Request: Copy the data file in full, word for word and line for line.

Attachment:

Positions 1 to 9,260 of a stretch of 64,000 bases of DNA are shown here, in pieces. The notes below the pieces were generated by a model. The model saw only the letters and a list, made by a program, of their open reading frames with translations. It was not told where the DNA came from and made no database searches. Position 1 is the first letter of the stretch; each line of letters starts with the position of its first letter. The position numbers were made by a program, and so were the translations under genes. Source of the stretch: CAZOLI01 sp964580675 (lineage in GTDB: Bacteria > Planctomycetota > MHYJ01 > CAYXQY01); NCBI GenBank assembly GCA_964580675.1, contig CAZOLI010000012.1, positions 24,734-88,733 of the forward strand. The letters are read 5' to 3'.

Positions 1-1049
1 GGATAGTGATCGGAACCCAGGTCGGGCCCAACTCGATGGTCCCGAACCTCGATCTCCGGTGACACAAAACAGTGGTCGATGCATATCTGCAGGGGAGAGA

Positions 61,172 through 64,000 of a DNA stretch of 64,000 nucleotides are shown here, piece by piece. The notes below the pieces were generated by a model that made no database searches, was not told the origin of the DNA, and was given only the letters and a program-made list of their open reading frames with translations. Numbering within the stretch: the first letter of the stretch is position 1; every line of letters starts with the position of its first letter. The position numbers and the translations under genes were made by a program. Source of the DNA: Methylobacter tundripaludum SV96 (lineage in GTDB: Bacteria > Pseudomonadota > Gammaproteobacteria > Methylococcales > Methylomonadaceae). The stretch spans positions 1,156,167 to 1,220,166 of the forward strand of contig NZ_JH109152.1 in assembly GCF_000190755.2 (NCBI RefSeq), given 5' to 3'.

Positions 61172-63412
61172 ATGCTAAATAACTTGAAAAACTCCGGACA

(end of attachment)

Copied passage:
Positions 1 to 9,260 of a stretch of 64,000 bases of DNA are shown here, in pieces. The notes below the pieces were generated by a model. The model saw only the letters and a list, made by a program, of their open reading frames with translations. It was not told where the DNA came from and made no database searches. Position 1 is the first letter of the stretch; each line of letters starts with the position of its first letter. The position numbers were made by a program, and so were the translations under genes. Source of the stretch: CAZOLI01 sp964580675 (lineage in GTDB: Bacteria > Planctomycetota > MHYJ01 > CAYXQY01); NCBI GenBank assembly GCA_964580675.1, contig CAZOLI010000012.1, positions 24,734-88,733 of the forward strand. The letters are read 5' to 3'.

Positions 1-1049
1 GGATAGTGATCGGAACCCAGGTCGGGCCCAACTCGATGGTCCCGAACCTCGATCTCCGGTGACACAAAACAGTGGTCGATGCATATCTGCAGGGGAGAGA

Positions 61,172 through 64,000 of a DNA stretch of 64,000 nucleotides are shown here, piece by piece. The notes below the pieces were generated by a model that made no database searches, was not told the origin of the DNA, and was given only the letters and a program-made list of their open reading frames with translations. Numbering within the stretch: the first letter of the stretch is position 1; every line of letters starts with the position of its first letter. The position numbers and the translations under genes were made by a program. Source of the DNA: Methylobacter tundripaludum SV96 (lineage in GTDB: Bacteria > Pseudomonadota > Gammaproteobacteria > Methylococcales > Methylomonadaceae). The stretch spans positions 1,156,167 to 1,220,166 of the forward strand of contig NZ_JH109152.1 in assembly GCF_000190755.2 (NCBI RefSeq), given 5' to 3'.

Positions 61172-63412
61172 ATGCTAAATAACTTGAAAAACTCCGGACA